• Souvenirs. Brett and I have decided that purchases in Japan will be limited to food items (KitKats!) and some omamori (amulets) for good luck and fortune from the shrines we visit.

There are thrift stores here on the island, but we’ve decided that rather than even buying used, it’s better to buy nothing at all. Looking around, we definitely don’t need anything so hopefully this will be a fairly easy challenge to stick with this year.

The more we don’t buy, the more we can save. Let the Year of Buying Nothing begin!

Living on Less in Hawai’i

My favorite Kaua’i activity is less than five minutes from our house and it’s free!

It’s great when a 20 something says ya, move to the islands its a great place to live, but when your talking kids, spouses and a mid-level standard of living, it becomes a different kettle of fish. Yes, if you refuse to buy new clothes, quit eating meat, forgo medical/dental care or insurance, walk instead of drive, sit in the dark instead of using electricity, no worries. But really, do you want to live like that? Your kids will NEVER need braces? Never break an arm? Never want a car? College? I think the islands are a great place to live. But I would never have relocated with children in school unless I had the means to place them in private school. (Which we did not). Better to delay that gratification than to subborn your childrens future.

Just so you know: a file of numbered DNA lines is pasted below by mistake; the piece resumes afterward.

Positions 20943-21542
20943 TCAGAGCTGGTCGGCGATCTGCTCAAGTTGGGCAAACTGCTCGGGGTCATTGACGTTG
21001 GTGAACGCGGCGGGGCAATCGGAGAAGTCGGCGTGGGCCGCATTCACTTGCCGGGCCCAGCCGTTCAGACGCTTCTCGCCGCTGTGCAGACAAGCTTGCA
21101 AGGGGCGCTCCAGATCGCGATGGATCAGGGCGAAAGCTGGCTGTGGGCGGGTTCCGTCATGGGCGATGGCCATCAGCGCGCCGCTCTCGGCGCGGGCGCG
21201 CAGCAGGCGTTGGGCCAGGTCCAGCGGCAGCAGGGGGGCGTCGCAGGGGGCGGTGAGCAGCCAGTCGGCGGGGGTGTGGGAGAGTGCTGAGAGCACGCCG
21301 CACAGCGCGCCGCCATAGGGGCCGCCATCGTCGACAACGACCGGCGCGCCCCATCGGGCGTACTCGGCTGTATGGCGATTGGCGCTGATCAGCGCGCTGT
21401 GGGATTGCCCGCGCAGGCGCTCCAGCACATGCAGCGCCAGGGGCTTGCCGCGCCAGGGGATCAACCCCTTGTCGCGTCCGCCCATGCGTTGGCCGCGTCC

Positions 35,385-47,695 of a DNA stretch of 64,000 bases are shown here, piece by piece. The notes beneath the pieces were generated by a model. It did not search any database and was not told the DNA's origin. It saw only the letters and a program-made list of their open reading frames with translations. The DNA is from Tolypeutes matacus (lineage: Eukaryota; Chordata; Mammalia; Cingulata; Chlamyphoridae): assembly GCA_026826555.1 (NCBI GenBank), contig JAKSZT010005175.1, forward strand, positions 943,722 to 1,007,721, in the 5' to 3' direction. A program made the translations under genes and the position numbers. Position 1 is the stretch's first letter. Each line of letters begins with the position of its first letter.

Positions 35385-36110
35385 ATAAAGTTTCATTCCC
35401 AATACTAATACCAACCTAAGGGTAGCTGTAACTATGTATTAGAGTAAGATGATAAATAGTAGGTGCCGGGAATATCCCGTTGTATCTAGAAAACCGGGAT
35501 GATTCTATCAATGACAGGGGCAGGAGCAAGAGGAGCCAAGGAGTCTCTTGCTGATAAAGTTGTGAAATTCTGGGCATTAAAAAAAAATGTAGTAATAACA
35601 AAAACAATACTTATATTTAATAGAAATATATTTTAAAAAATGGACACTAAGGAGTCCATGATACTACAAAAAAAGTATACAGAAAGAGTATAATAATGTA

The cost of living is high in Hawai’i – there’s no denying it. But, you don’t have to be wealthy to live the good life here. The above is the “advice” I received from an anonymous poster when I wrote to a Hawai’i forum in 2013, a full year before we moved to Hawai’i, asking whether our proposed budget for living on Kaua’i was realistic or not.

Most of the answers I received to my question on the forum were thoughtful, full of good advice and encouraging. For most budget items I was told I had actually estimated too high, which was a good place to be. But, even with our budget outlined, and with the explanation that we were retired military with healthcare provided, and with a low tax burden because of our income sources, this person predicted nothing but gloom and doom for us. She was backed up by another frequent contributor to the forum. According to them, with an income of less than $100,000 (after taxes) we were sure to find ourselves in dire straits sooner rather than later.

None of her predictions have come true, nor are they likely to happen either. And, our income is nowhere near $100,000 per year.

We primarily use a “solar dryer” on laundry day

There are three reasons I believe that we have been able to live well here on a smaller income. And, not only live well but have money left over to save for travel and other activities:

  1. We have no consumer debt.
  2. We live within our means, which in our case means renting right now instead of buying, owning only one car, and sticking to our monthly budget.
  3. We practice everyday frugality – we didn’t change our frugal habits just because we moved to Hawai’i.